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Wednesday, 31 August 2016

More Damsons

It seemed such a waste to take an empty lunch box home after I'd eaten my sandwiches today so i filled it with some of those damsons i spotted yesterday.

I also spotted this rowan with its red fruit shining through the undergrowth so I'll be making use of those soon.

Tuesday, 30 August 2016

Damsons

Its been a while since i posted here despite saying that this blog would be almost daily but I've had a busy few weeks away from convenient internet access and will be  backdating some posts to include interesting wild edibles from my busy summer.

But i thought I'd share these damsons with you that i spotted today, think minature plum crossed between giant sloe and they make a deliciois jam.

Tuesday, 16 August 2016

Horseradish

Our normal experience of horseradish might be in a small jar from a shop to be spread on our roast beef on a Sunday afternoon, but horseradish is a actually easily, readily and freely available but most roadsides in the UK. 

The horseradish plant produces these tall leaves, but it's the root you are after. 
A horseradish leaf and a 20 pence piece for scale, the serrated leaf edges are another clue to help you ID this species and if you need a final clue it smells like horseradish (no kidding). There have been cases (mainly in crime and medical dramas) of confusion between horseradish and hemlock but just compare the foliage from the picture above and the one below to see if you would make that same mistake (additionally horseradish smells of horseradish and hemlock smells of urine)
Conium.jpg
Hemlock stems are long and smooth with purple spots with carrot like leaves, whereas the horseradish has leaves coming strait from the ground.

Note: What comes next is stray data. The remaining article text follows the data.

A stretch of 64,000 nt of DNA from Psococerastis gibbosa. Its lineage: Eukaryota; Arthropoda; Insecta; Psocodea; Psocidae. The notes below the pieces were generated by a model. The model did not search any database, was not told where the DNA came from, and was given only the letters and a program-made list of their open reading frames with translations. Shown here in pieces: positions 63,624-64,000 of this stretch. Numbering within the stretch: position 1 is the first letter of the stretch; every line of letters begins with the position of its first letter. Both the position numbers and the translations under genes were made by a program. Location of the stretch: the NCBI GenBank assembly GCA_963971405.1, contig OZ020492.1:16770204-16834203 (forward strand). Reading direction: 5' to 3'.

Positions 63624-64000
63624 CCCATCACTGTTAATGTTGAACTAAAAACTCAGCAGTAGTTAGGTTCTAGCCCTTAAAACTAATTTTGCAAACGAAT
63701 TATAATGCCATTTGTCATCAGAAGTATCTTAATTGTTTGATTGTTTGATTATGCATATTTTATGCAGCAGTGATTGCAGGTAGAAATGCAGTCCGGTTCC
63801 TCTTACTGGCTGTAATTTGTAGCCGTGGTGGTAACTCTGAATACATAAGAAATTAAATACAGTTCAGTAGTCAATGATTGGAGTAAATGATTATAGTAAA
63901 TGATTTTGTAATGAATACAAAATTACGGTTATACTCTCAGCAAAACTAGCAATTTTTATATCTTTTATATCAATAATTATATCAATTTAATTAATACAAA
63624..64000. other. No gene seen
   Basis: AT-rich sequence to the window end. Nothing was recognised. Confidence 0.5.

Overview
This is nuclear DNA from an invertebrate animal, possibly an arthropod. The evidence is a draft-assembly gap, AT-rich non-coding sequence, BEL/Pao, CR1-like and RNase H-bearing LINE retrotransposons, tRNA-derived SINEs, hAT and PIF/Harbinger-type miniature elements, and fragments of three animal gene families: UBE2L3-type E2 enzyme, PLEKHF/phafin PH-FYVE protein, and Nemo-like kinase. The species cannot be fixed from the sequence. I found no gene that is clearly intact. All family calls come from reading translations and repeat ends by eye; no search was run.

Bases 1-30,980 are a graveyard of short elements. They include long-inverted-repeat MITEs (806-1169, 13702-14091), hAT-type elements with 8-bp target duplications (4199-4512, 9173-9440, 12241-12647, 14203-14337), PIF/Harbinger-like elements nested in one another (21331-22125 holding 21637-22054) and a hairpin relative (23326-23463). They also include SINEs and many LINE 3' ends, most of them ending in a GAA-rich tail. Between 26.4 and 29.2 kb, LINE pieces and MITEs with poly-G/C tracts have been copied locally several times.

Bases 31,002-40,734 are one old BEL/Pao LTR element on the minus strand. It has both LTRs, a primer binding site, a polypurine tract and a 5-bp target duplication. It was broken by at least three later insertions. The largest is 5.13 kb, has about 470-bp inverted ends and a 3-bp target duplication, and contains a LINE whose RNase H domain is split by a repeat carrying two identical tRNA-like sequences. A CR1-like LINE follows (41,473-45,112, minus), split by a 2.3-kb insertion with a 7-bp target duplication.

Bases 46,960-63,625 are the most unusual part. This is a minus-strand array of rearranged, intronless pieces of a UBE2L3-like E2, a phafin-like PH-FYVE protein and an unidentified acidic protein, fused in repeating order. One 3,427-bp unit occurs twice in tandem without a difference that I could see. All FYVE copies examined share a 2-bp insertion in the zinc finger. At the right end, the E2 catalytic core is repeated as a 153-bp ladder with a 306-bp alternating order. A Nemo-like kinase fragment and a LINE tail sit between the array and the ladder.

A horeradish root
cleaned, peeled and grated horseradish root
Rather than making horseradish sauce with this batch of foraged horseradish I made horseradish stuffing to go with this Sundays dinner. 

Saturday, 13 August 2016

Comfrey Fritters

Comfrey is a fairly common plant in the UK and is regularly used by organic gardeners as a fertiliser, it has been used in traditional medicine and I enjoy turning it into delicious fritters. There is some debate over the safety of ingesting comfrey, or certain types of it due to some toxins it contains and for that reason I stick to using common comfrey rather than any of it's cultivars and just eat the leaves rather than the roots.  
Common Comfrey has white flowers, it can also have pale pink or lilac coloured flowers but if you stick to the ones that are white you wont mistake it for it's 'domestic' cousins such as Russian comfrey. 
It's these leaves that your after, you will notice that they are fleshy and thick but as with all wild food go for the younger ones. 
My daughter Lillie helped me collect some recently.